Time for a new series I’m starting this offseason to bridge the gap from now until training camp. Nostalgia-heavy posts and maybe ones that bring a tear to your eye. In these articles, we’ll revisit the final touchdown or notable play in the career of some of the Pittsburgh Steelers’ greatest players. Their swan song, us celebrating their final celebration.
Unlike Lynn Swann or Hines Ward, Porter’s NFL success didn’t end in Pittsburgh. So his final Steelers’ sack doesn’t feel as final as the others. He would go on to have a career year in Miami, posting 17.5 sacks in 2008.
But his final year in the black and gold came in 2006. And his final two sacks came in the same game, a 20-3 Week 13 win over the Tampa Bay Buccaneers. He notched his first one on Tampa Bay’s opening drive. His second came a quarter later. On 3rd and 7, he chased down QB Bruce Gradkowski, a Pittsburgh native who would eventually wind up a Steeler himself. Aaron Smith came free up the middle, flushed Gradkowski to his right, and Porter chased him down.
Porter would have a quiet final month to the season, failing to record a sack and registering just one QB hit. Releasing Porter was one of Mike Tomlin’s first moves on the job and Porter inked a five-year, $32 million deal with Miami one week later. After an average first season, he bounced back in 2008 and 20009 with a combined 26.5 sacks, though the Dolphins cut him after the ’09 season. He spent his final two seasons with Arizona, recording the final sack of his pro career in 2011, dropping Seattle’s Tavaris Jackson.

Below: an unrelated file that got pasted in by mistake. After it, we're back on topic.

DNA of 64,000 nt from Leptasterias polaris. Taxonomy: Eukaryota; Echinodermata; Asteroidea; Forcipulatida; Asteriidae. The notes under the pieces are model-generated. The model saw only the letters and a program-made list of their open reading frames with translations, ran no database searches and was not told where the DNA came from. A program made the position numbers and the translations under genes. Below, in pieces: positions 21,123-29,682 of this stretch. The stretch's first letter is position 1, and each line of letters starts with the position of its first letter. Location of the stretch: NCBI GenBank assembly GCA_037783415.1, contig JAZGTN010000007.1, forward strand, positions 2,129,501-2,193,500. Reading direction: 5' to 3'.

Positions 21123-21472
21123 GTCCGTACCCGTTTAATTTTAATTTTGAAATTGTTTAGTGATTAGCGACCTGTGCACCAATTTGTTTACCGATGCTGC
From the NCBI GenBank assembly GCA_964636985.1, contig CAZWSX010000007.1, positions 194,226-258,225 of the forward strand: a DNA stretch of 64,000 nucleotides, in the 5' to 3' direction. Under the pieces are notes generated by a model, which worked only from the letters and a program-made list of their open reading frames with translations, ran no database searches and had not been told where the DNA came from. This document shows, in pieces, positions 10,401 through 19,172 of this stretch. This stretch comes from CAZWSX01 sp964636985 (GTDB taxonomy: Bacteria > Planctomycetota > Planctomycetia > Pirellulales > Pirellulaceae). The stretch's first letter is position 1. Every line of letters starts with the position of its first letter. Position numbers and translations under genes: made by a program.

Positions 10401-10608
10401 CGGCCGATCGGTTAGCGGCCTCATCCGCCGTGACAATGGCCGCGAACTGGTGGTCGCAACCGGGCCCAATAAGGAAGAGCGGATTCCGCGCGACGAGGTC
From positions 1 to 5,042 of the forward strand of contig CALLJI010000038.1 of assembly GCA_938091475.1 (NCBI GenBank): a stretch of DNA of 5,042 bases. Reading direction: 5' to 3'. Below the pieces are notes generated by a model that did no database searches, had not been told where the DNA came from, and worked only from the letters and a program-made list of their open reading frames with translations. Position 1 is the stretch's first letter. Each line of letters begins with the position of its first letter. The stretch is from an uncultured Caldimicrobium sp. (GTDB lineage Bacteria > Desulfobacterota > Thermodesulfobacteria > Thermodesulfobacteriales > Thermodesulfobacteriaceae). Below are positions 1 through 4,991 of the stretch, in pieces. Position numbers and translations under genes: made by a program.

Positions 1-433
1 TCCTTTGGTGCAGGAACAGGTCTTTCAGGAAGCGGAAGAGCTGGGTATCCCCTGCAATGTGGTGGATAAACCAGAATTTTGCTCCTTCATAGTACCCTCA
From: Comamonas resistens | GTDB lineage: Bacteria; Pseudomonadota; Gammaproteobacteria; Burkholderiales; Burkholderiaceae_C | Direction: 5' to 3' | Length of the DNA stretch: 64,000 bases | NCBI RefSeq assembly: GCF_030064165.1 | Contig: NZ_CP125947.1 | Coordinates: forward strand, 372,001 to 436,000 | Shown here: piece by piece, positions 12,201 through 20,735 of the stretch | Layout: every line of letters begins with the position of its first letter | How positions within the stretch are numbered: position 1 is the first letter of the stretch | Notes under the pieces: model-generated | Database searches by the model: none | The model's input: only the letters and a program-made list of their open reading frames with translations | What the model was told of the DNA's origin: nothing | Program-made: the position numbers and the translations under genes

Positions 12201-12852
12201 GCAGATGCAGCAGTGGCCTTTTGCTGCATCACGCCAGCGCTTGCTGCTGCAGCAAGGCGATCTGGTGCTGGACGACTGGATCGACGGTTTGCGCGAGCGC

When Porter was released, he was second on the Steelers’ *official* all-time sack list, only trailing Jason Gildon. The man who replaced Porter, James Harrison, would go on to become the team’s official sack leader, surpassing Porter in 2012 and Gildon in 2017.
Porter finished his career with 98 of them. Of the 1999 NFL Draft Class, no one had more sacks than he did. Patrick Kerney came in second place with 82.5 of them while Jevon Kearse came in third, though he likely would’ve finished first had it not been for injuries.